Kaneisha’s Response: Though I’m throwing huge amounts of side eye to the comparison of women and used cars, I believe Eric and I on the whole agree. Worthy men don’t think they’re entitled to sex on a first date, and as a more than worthy woman, you will encounter many men who want to sleep with you—but it’s not because they paid for your date; it ’s simply because straight men like to sleep with women. That’s what they do.

kaneishaKaneisha’s Answer: First of all, you are never obligated to sleep with anyone, whether they’ve paid for your dinner at Bess Bistro or taken you on a 10- day trip to Tuscany. Despite the primal desire to jump in to bed as soon as possible , most men who are sincerely interested in having more than a casual, sex-centered relationship with you are willing to wait until you’re ready. Any man who makes you feel like you owe him since he paid for dinner is a cheap creep that you want to get away from as soon as possible.

As for who picks up the check in the early stages of dating, I tend to prefer a 3-to-1 ratio: for every three dates you go on, you plan and pay for one of them. Once you two are in a committed, exclusive relationship, I think it’s fair to do your best to plan and pay for roughly half the dates. If you want to financially contribute to the date, you can tip the waiter or the valet.

If you feel really uncomfortable with the man paying but he still insists on covering the bill, tell him that the next date is on you, and then really follow through with planning and paying for the next date. Men generally aren’t offended when women offer to pay on dates. Many talks with my male friends reveal that men are offended when women don’t even bring money on a date (which sounds very strange and kind of dangerous) or when they do the fake reach, a slow-motion search into the bottomless hole that is y our purse in a half-hearted attempt at helping to pay for half the bill. Either sit there gracefully with a smile and say, “Thank you,” as he pays, or whip that cash out so fast that he knows your intentions to contribute are genuine.

Some may argue that the question of who pays on the date is a generational issue, but I beg to differ. I think this is a power issue. You should never feel like someone has power over or the right to your body just because he has more money (which wasn’t actually confirmed as the case from your question) or some other possibly en viable quality like attractiveness, youth or sexual experience. To make sure I wasn’t getting all “I’m the millennial woman. Hear me roar,” I consulted my 80-year-old neighbor, Joe, and this is what he had to say about it:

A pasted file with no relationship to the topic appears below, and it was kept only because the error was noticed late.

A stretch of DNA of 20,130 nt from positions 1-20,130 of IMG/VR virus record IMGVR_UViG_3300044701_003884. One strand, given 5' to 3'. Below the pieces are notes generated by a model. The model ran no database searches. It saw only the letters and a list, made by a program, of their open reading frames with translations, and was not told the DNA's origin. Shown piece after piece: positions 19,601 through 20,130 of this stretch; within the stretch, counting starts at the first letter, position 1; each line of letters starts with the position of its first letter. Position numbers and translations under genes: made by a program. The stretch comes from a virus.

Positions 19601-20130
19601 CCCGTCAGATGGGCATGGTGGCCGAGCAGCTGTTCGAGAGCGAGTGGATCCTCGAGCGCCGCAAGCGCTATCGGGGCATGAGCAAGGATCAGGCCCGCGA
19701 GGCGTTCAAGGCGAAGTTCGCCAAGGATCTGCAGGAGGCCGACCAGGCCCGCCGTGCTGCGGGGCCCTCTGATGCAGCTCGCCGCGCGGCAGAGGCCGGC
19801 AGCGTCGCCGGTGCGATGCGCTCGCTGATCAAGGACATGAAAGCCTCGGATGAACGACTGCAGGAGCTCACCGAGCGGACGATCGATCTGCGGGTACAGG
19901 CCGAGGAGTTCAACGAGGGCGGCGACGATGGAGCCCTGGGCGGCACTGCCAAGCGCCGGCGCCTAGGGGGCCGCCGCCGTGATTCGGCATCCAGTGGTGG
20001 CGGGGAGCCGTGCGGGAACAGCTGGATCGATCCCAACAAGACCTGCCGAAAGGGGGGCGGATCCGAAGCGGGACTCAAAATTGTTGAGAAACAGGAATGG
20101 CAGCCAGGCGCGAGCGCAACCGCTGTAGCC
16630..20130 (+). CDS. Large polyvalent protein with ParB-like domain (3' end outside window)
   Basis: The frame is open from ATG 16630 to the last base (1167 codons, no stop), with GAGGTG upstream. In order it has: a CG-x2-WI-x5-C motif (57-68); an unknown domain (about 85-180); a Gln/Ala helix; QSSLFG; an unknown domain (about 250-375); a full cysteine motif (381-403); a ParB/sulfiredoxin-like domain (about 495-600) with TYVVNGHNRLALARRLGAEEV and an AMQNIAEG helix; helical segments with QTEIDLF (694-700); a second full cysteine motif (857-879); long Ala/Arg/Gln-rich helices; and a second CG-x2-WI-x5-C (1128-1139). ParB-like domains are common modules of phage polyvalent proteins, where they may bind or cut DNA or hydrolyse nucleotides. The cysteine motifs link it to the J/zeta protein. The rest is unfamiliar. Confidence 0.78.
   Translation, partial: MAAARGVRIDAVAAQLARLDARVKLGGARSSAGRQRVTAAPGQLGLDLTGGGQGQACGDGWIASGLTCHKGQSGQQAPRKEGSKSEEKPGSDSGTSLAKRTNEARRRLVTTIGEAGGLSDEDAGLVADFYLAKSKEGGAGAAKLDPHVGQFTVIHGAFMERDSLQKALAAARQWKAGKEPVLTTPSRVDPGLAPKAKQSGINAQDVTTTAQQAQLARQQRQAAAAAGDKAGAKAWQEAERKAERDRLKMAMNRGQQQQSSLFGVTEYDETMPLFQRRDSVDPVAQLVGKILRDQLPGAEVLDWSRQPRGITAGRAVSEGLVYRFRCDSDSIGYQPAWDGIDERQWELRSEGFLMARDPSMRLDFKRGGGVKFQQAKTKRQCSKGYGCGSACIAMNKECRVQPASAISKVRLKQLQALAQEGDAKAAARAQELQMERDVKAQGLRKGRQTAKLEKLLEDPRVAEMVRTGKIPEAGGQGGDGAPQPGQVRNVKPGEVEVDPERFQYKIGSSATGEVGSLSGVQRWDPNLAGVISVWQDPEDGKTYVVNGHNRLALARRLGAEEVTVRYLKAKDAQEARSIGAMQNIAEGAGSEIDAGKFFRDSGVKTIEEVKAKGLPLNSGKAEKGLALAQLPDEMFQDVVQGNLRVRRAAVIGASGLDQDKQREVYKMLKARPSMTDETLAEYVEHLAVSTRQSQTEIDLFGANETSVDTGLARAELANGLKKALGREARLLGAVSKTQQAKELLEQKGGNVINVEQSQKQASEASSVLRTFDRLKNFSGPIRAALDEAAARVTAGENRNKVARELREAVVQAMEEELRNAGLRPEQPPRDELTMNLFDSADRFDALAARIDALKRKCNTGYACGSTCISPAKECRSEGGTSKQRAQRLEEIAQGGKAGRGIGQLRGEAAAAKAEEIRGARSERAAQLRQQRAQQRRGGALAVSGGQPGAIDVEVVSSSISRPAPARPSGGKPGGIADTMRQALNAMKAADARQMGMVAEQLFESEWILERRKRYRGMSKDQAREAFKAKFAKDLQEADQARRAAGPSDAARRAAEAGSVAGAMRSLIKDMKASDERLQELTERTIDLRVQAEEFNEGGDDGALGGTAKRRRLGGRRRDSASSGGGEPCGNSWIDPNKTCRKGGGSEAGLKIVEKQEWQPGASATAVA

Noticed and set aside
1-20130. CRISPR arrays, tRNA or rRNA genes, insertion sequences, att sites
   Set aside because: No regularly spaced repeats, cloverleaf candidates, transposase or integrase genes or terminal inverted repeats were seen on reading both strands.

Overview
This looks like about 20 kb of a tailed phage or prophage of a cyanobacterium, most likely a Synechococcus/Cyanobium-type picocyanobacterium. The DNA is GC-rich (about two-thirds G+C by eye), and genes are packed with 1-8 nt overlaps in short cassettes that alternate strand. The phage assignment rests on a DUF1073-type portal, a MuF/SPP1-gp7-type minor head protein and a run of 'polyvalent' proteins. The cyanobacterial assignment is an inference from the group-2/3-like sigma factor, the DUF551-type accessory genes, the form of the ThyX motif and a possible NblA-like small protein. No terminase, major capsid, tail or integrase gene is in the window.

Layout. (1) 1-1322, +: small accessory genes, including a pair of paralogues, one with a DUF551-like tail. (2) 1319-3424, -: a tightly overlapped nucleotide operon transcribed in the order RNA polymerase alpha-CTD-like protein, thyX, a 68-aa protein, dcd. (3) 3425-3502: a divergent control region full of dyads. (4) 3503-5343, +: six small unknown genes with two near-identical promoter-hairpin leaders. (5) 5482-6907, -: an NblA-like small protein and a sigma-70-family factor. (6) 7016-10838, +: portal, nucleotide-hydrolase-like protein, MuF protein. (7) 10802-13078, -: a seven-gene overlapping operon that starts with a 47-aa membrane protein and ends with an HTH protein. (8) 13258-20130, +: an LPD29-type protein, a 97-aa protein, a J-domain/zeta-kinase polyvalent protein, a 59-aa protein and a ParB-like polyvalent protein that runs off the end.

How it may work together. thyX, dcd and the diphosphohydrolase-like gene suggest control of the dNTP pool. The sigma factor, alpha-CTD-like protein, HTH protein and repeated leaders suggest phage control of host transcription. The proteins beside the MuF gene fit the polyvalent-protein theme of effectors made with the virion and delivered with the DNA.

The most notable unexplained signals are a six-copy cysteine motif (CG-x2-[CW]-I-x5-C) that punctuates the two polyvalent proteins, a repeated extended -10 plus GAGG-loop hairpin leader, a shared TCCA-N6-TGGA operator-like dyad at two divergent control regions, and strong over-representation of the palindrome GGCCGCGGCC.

“What? No way! That’s like saying, ‘I bought you a hot dog. Now let’s jump between the sheets.’”

Now, I’m hoping your guy isn’t taking you out for hot dogs, but I’m in exact agreement with Joe. Just because a guy takes you out to Uchi doesn’t mean he gets the, well, you get the point. If you want to sleep with him because you’re ready for that level of intimacy with him, by all means, get your freak on.

But if you’re dropping your panties because he dropped his American Express, you’re moving forward in to the dating world with your priorities all mixed up. You want to be with a man who not only can’t wait to shag you, but is also kind, generous and respects you. In the post-divorce dating world, it may seem like these kind of guys are few and far be – tween, but you deserve to give yourself as much time as you want to make up your mind about a guy before sharing your heart—and your bed— with him.

Eric’s Response: If only all men had a 79-year-old wingman like Joe. Hot dogs (or coffee) aren’t such a bad date idea in the early stages of a relationship. It handicaps the ability to use money as a play for power and forces you to get to know each other without any external glitter to hide a lesser obvious red flag. My dad used to say, “You can’t put diamonds on a (insert your chosen object of disgust here).”